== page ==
Let us measure all energies from the ground state of the final nucleus and assume that is the mass difference of the two neutral atoms. Let us consider a transition to the final state with energy . The cross section for a neutrino (here as well as in the following we may write neutrino, but it is understood that we mean antineutrino) of given velocity and kinetic energy is given by where is the recoiling nucleus momentum. Integrating over the recoil momentum using the function we obtain We note that since the oncoming neutrino has a mass, the excited state must be higher than the highest excited state at . With indicating by the above equation can be written as Folding it with the velocity distribution as above we obtain or using the delta functionAs expected the cross section exhibits resonance behavior though the normalized function as shown in Figure 4. It is, of course, more practical to exhibit the function as a function of the energy ϵ. This is exhibited in Figure 5. From this figure we see that the cross section resonance is quite narrow. We find that the maximum occurs at 50 keV + 0.014 eV and has a width 0.04 eV. So for all practical purposes it is a line centered at the neutrino mass. The width may be of some relevance in the special case whereby the excited state can be determined by atomic deexcitations at the sub-eV level, but it will not show up in the nuclear deexcitations.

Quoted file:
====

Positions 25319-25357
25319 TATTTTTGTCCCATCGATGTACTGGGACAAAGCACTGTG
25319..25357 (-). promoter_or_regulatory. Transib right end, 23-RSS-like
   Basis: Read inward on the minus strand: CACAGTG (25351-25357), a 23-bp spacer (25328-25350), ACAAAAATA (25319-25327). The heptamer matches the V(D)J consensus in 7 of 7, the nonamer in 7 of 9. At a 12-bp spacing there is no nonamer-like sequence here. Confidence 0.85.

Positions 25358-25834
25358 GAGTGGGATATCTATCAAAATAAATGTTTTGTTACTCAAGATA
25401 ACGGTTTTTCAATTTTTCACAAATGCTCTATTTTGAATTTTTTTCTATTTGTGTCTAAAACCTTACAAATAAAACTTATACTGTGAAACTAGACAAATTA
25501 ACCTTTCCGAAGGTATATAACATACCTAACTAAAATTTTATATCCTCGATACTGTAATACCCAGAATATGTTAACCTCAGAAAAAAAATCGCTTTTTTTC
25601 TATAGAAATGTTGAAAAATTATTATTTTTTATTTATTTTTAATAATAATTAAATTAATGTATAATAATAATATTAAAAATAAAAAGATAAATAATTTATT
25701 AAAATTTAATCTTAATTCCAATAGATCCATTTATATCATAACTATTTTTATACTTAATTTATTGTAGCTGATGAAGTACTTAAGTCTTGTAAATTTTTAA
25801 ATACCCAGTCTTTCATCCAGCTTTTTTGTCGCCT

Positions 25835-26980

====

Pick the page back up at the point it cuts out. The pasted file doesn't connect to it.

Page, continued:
Figure 4: The cross section exhibits resonance behavior. Shown is the resonance properly normalized as a function of . The width is and the location of the maximum is at 1.03.
Figure 5: The cross section exhibits resonance behavior. Shown is as a function of .

If there is a resonance in the final nucleus at the energy with a width then perhaps it can be reached even if is a bit larger than ; for example, . The population of this resonance can be determined by measuring the energy of the deexcitation -ray, which should exceed by the maximum observed in ordinary electron capture.